Ball Rolling: Rendering of proposed pro football stadium in Carson.

Ball Rolling: Rendering of proposed pro football stadium in Carson. Photo by Courtesy Photo

Pro football won’t be played in Los Angeles until next year – at the earliest – but the games have already begun.

Rather than Inglewood, Carson or Pasadena, the line of scrimmage is taking shape in Los Angeles Superior Court, where litigants have begun to stake their claims for or against particular proposed projects. And once the National Football League makes a decision about allowing a team to move to Los Angeles – which might come as soon as this fall – local courts could see teams of lawyers in a blitz of litigation, creating a years-long bounty for L.A. attorneys.

“It’s inevitable,” said Felix Tinkov, an early litigant. “Projects of this size don’t move forward without lawsuits challenging virtually every aspect of them.”

With the San Diego Chargers, Oakland Raiders and St. Louis Rams all apparently moving ahead in their quests to call Los Angeles home for the 2016 season, many expect a series of lengthy court battles as residents, developers, league officials and government agencies squabble over the details of the NFL’s return to the country’s second largest market.

A handful of cases have already been filed and Ed Casey, a partner in the land-use practice at Alston & Bird’s downtown L.A. office, said he and other land-use attorneys are ready to play defense as the cases keep rolling in. The next wave of litigation, he added, is likely to hit any day – even before the NFL decides whether to allow a team to move here.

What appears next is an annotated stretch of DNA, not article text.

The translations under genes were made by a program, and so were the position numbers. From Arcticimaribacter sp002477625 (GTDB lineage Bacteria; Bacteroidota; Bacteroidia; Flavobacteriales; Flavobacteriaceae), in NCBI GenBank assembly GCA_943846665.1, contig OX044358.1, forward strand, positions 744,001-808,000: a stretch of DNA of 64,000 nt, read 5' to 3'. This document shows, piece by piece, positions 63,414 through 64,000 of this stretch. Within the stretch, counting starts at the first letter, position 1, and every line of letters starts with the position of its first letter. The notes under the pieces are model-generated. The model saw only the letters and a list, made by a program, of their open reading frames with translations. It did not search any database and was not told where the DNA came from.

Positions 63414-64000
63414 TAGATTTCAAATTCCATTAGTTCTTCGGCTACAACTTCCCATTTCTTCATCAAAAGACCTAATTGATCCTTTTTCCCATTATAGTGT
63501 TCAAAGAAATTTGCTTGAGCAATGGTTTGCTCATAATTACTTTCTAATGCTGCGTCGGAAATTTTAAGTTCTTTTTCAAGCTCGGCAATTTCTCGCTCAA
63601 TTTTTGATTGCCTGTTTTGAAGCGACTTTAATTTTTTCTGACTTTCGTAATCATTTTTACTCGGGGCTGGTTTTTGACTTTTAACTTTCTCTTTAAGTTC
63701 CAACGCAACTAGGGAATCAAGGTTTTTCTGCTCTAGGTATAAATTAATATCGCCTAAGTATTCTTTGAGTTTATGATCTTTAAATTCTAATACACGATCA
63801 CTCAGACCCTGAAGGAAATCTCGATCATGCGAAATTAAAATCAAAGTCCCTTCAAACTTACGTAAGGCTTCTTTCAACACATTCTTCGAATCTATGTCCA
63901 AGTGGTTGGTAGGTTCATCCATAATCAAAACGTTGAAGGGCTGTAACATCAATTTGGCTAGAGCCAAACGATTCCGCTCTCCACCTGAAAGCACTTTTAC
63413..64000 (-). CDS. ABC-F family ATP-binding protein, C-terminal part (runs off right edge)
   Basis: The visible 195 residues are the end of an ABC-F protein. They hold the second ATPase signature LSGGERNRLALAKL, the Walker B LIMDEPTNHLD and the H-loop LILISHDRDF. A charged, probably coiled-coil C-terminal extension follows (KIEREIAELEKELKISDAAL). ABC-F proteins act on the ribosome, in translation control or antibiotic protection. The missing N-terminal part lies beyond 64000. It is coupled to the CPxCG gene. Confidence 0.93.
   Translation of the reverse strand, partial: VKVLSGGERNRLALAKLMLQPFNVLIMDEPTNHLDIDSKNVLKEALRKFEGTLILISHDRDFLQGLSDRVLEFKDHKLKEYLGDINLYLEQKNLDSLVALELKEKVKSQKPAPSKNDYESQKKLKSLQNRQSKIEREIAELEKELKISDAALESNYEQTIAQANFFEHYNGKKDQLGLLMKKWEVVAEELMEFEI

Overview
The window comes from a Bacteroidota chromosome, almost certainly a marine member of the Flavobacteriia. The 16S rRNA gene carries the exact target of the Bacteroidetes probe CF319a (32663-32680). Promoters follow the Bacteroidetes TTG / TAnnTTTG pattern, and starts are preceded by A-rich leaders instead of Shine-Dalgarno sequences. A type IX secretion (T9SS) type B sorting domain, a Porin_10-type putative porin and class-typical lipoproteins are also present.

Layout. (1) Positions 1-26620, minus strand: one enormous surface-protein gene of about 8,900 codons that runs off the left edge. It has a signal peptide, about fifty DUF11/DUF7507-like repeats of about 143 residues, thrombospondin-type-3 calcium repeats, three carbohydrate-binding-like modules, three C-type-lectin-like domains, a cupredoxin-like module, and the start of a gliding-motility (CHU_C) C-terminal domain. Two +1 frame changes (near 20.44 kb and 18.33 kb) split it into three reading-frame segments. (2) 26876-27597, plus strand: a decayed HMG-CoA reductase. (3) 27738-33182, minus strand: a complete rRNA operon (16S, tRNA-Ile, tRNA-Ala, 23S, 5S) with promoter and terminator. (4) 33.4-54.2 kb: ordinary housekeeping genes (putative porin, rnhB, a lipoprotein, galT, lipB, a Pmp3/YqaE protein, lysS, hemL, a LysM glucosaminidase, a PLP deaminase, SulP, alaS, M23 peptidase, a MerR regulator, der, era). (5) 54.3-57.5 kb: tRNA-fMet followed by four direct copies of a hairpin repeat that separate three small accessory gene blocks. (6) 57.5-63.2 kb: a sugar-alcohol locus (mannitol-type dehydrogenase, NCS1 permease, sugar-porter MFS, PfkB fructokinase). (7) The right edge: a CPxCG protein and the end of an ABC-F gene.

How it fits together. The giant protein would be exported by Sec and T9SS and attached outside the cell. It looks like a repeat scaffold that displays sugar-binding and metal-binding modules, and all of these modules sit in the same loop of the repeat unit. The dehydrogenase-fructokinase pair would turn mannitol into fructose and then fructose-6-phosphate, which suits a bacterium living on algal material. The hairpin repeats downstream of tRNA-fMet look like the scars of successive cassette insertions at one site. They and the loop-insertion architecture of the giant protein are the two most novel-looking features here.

“I don’t think they’re going to wait whatsoever,” he said. “I think we’re right there. I would expect it to happen very soon.”

But another attorney, who asked not to be named because his firm represents an NFL team – one not considering relocating to Los Angeles – said it won’t be until the league makes a decision that the cases will really start piling up.

“Everything is sort of speculative and obviously the courts are not in the business of deciding issues that are not ripe yet,” he said. “Once a team is identified, I think that’s when you know it’s going to happen and that’s when you’ll see an uptick in litigation.”

The deadline for teams to apply for relocation is Feb. 15, though league officials have said that date might be pushed forward.

If the NFL approves a team’s relocation bid, the attorney whose firm represents a team said, it’s likely to prompt a flurry of legal battles from whichever team (or teams) are blocked from making the move.


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